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Of course thatís not a new cry. We of the 20th century havenít invented it. In fact one of the recurring themes of the Bible is the incompleteness of Godís plan. All through the Bible you find that Godís plan for the world is awaiting a conclusion. Well, that was certainly true for the people of Israel waiting in exile in Babylon at the time that Zechariah writes. They must have been thinking "Why doesnít God do something about our situation? Doesnít he care that weíre stuck here in exile among these idol worshippers. Heís said that heíll rescue us, so whenís he going to do it?"
The people in Jerusalem may have been thinking similar things as they looked around at how few they were; as they saw the way nothing had really changed, how there was just as much laziness and corruption as there was before the exile. "Whatís God going to do about it?" they were no doubt asking. Whatís happened to us being a holy nation set apart for God? Why havenít Godís purposes been accomplished after all these years? So God sends Zechariah another message, to show what heís going to do to bring about the restoration of Israel, and to establish his dwelling place on earth. The message comes in a series of visions or images: of a scroll, a basket, chariots, and a crown.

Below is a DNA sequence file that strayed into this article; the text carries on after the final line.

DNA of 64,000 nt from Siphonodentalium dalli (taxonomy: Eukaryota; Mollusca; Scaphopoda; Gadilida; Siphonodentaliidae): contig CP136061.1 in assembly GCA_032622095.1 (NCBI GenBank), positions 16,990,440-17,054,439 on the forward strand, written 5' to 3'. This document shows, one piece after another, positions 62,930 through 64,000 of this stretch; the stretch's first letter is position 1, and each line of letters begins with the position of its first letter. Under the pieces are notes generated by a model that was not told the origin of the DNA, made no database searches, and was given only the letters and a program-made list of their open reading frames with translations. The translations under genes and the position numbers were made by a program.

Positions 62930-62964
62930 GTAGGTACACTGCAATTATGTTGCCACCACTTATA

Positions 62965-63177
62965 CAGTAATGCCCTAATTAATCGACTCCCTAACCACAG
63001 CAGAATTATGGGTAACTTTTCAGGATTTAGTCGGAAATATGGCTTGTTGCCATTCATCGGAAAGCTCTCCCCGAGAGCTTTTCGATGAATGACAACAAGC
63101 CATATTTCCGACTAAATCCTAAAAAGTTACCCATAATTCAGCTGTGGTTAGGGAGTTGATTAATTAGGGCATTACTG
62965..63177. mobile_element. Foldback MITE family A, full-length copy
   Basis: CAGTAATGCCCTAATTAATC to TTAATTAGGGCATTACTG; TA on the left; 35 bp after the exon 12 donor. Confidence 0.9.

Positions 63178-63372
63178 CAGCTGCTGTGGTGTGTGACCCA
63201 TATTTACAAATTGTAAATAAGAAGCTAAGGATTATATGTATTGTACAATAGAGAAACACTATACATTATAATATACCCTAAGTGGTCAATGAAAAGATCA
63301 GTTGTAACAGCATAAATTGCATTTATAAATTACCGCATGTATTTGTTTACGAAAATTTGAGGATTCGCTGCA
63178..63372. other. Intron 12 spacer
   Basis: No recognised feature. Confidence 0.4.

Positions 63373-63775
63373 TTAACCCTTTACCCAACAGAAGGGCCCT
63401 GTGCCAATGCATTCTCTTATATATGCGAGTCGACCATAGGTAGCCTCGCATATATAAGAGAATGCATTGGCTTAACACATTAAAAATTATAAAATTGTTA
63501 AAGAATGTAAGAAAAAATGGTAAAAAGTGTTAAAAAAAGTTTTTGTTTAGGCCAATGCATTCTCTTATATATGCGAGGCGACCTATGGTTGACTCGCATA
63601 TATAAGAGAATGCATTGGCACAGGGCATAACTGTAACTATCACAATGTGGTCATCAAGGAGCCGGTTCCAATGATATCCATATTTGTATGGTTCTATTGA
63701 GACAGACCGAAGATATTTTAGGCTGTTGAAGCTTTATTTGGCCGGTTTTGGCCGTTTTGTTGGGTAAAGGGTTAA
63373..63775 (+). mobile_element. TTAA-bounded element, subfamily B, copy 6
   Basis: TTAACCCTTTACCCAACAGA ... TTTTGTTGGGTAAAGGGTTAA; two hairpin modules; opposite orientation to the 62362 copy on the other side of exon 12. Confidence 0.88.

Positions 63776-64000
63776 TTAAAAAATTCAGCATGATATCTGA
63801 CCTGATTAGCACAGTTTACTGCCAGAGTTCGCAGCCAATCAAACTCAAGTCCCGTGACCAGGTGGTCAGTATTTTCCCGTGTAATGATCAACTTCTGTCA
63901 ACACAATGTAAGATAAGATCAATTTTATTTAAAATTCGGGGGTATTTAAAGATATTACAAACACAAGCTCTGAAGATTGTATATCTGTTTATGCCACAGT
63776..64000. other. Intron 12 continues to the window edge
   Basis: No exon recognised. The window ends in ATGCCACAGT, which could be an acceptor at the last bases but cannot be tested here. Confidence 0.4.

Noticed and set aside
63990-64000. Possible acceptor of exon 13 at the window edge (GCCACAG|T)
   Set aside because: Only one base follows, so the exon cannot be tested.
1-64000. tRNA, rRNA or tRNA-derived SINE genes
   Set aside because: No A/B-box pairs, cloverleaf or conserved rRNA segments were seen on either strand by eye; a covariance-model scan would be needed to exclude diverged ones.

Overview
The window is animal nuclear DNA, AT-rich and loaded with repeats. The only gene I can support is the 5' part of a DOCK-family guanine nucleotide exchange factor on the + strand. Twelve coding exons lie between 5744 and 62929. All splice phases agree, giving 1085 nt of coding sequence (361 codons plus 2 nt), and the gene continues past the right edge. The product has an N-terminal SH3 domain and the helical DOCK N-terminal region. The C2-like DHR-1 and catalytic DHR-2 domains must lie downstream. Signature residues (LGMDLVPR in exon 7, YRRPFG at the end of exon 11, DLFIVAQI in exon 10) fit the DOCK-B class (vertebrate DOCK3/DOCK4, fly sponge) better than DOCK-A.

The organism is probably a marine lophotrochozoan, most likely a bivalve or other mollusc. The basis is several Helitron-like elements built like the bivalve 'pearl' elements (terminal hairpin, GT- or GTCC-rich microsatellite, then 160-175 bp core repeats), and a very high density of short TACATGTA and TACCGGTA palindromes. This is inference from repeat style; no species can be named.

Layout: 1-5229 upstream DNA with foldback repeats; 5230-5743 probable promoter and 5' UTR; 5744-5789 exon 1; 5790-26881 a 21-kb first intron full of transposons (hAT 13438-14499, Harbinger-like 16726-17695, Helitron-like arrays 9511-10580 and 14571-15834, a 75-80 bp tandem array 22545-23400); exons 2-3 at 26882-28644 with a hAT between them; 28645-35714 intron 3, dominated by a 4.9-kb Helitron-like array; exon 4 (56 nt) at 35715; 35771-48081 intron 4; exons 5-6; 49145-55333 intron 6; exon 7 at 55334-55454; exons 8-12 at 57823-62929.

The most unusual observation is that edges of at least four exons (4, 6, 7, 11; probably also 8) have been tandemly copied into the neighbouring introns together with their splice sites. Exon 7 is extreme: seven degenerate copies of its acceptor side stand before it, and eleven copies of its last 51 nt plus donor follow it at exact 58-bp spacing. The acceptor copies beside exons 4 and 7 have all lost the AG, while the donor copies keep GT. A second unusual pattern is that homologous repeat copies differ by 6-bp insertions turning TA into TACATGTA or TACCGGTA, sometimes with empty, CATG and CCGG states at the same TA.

The first vision is of a giant scroll. "Again I looked up and saw a flying scroll. 2And he said to me, íWhat do you see?í I answered, íI see a flying scroll; its length is twenty cubits, and its width ten cubits.í" This is like one of those banners you see flying above the cricket or the football, with a message like, "Marry me, Stella!" Or "I love you Darren!" Itís big enough to be read clearly from a distance, and there are a couple of other interesting features to it. Its dimensions are interesting, to start with. It isnít just big. Its the same size as the Holy Place in the Tabernacle (Ex 26:15-28). That may or may not be significant. If it is then it may be intended to remind us of the covenant requirements of holiness and obedience. The second feature is similar: it has writing on both sides, the same as the tablets of the law. So this scroll represents the law of God, going throughout the land, clearly visible for everyone to see, telling them of the curse on those who disobey. And what is the curse? "Everyone who steals shall be cut off, and everyone who swears falsely shall be cut off."
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